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Arlington Bishop Paul S. Loverde gave a presentation on his pastoral letter “Bought with a Price” to the Congressional Catholic Staff Association Jan. 23 on Capitol Hill in Washington.

“We must be willing to break the silence on the evils of pornography,” Bishop Loverde told the Catholic group. “We must educate and do a better job protecting our families — and especially now, our children. To do anything less makes us complicit in this conspiracy of silence.

“What if the leaders who propel images of objectified women across the Internet, television and cable were compelled to articulate their reasons for their wide-scale distribution of images of objectified women?” the bishop asked.

“By living with purity and integrity; by educating others about the impact of pornography; and by shining a light on this grave evil, you can make a profound and tangible difference for the good in the lives of others,” he said.

“We must examine our own hearts — in daily prayer, in the Sacrament of Reconciliation, through a gradual healing of those wounds, which might fuel addictive desires in our lives, and yes, through a relentless acceptance of the mercy which our Lord and Savior offers us.”

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Clad in white tunics dangling with rosaries, six Dominican brothers and one priest sat in a semicircle Jan. 14 to practice a blend of bluegrass, Irish-American and Scottish folk, Americana spirituals — and a touch of reggae.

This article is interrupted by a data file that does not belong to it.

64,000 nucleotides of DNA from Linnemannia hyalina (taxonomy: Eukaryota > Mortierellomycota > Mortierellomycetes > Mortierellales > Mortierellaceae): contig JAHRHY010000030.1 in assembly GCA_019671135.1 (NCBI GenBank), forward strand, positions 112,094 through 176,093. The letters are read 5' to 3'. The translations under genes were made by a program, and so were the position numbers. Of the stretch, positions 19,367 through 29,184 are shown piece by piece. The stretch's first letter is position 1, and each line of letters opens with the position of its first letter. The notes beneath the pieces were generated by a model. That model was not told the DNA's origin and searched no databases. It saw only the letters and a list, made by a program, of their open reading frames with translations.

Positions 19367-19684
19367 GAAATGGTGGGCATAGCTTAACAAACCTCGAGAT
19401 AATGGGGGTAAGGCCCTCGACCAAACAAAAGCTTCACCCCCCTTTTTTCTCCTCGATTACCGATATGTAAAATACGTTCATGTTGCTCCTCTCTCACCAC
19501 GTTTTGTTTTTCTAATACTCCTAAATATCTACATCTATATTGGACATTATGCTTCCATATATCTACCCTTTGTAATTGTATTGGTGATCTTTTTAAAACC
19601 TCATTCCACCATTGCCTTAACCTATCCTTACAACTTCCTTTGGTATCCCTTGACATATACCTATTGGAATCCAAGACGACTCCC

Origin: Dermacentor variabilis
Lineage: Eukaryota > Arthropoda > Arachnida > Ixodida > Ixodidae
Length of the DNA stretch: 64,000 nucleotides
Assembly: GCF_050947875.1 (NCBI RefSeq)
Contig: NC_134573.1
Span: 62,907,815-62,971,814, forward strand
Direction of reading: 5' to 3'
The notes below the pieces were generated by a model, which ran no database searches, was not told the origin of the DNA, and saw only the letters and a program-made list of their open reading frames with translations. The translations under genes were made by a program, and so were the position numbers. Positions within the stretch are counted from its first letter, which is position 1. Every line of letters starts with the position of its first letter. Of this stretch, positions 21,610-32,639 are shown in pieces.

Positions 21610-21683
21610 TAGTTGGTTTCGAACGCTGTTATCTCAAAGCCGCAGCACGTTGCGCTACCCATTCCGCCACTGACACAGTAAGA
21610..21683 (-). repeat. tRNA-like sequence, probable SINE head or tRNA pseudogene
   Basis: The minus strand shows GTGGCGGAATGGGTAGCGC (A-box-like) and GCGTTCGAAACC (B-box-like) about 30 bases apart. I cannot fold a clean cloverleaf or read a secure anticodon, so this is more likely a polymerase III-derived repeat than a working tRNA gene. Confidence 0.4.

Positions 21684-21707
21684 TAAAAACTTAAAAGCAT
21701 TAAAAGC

The group, called the Hillbilly Thomists, plays after ordinations and vow professions at the Dominican House of Studies, which provides intellectual, pastoral and spiritual formation to Dominican student brothers.

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Pope Francis wrapped up his visit to the Philippines with a Mass, attended by 6 to 7 million people, at a Manila park Sunday. In this video, Catholic News Service looks back at the pope's five-day visit, during which he met with typhoon survivors, made a surprise visit to a Buddhist center and met with former street children.

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Father Joel D. Jaffe, director of vocations stresses the importance of meeting and talking with priests and sisters when young people are discerning the religious life. He says, "One of the best things that happens in the (seminarian hoops challenge) is that everybody can see that seminarians and priests are just normal guys." The seminarians beat the high school Quo Vadis team 54-52 in the Jan. 3 game.   More

After four years at the helm, Coach Gordon Leib has stepped down as varsity head football coach at Paul VI Catholic High School.

In 2012, Leib led the Panthers to their first winning record in 12 years, while amassing a 6 game winning streak over 2 seasons. The football program produced seven college players during his tenure. Plagued by injuries in 2014, Paul VI finished 2-8.

Paul VI Athletic Director Billy Emerson remarked, “Coach Leib did a great job building high character program. He brought success to our football team and he’s leaving a strong foundation to build upon. He is irreplaceable, but we will have to find a new football coach.”

Paul VI is accepting applications for Varsity Head Football Coach. Please email a resume with a cover letter and at least two letters of recommendation to: lindaz@paulvi.net no later than January 30, 2014.